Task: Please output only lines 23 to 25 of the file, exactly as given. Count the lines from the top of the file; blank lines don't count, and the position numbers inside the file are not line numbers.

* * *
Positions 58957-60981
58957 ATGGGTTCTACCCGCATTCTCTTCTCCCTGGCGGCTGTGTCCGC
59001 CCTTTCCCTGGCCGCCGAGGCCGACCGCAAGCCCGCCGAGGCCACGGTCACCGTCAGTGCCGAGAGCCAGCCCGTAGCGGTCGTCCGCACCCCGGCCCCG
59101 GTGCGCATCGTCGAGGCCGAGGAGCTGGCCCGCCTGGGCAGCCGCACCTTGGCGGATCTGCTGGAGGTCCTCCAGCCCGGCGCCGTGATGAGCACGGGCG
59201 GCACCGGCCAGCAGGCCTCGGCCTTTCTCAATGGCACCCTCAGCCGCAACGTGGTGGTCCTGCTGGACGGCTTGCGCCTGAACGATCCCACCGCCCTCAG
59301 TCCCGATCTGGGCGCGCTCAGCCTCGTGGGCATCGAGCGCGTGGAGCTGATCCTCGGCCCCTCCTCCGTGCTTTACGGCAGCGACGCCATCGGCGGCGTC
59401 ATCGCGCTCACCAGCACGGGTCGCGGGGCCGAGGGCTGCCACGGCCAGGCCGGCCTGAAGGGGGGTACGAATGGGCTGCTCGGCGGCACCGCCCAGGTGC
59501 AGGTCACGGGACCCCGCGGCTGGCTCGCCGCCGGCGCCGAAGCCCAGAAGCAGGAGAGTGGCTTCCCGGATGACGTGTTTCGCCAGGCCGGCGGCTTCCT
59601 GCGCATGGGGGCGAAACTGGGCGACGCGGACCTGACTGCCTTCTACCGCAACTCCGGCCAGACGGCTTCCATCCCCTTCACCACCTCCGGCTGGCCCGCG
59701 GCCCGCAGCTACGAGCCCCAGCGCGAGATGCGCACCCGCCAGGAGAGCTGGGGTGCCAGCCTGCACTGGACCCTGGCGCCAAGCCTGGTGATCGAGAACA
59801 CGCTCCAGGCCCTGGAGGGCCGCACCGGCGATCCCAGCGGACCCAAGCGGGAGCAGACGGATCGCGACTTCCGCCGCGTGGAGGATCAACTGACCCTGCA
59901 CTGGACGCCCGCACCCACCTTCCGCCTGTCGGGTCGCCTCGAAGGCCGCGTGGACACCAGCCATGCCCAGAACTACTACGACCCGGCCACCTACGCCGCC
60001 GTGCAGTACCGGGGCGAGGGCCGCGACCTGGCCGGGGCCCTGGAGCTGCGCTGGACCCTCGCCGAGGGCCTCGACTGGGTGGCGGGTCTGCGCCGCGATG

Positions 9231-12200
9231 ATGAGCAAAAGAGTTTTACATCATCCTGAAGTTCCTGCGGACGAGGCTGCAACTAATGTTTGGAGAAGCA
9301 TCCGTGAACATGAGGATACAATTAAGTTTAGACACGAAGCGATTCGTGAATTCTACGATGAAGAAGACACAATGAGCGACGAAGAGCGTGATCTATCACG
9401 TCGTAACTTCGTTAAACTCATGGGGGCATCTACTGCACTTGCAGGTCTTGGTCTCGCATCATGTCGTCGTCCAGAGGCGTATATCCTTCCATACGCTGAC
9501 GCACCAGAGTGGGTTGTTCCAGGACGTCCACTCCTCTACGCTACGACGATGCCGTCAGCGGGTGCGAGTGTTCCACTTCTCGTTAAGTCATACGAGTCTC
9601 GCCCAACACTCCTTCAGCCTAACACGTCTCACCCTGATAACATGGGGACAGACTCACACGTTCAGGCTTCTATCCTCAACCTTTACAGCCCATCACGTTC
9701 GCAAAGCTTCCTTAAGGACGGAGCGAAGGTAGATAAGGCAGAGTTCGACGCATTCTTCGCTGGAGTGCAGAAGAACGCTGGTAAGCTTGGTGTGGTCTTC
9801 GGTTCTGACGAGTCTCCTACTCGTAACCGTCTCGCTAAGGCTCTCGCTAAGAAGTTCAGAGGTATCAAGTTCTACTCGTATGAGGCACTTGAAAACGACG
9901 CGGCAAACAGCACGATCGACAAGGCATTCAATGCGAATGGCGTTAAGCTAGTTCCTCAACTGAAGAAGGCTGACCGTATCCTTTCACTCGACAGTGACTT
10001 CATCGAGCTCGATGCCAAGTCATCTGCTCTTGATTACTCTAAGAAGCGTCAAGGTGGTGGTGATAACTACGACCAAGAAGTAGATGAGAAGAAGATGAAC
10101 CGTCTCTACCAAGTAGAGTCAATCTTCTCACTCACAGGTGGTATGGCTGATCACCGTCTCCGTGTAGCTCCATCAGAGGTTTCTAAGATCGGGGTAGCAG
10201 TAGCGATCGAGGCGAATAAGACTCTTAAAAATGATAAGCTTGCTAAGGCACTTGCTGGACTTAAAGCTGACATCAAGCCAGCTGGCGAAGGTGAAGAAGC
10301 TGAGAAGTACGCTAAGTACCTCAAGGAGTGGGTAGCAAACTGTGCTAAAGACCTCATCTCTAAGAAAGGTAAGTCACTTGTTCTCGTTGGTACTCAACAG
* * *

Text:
10001 CATCGAGCTCGATGCCAAGTCATCTGCTCTTGATTACTCTAAGAAGCGTCAAGGTGGTGGTGATAACTACGACCAAGAAGTAGATGAGAAGAAGATGAAC
10101 CGTCTCTACCAAGTAGAGTCAATCTTCTCACTCACAGGTGGTATGGCTGATCACCGTCTCCGTGTAGCTCCATCAGAGGTTTCTAAGATCGGGGTAGCAG
10201 TAGCGATCGAGGCGAATAAGACTCTTAAAAATGATAAGCTTGCTAAGGCACTTGCTGGACTTAAAGCTGACATCAAGCCAGCTGGCGAAGGTGAAGAAGC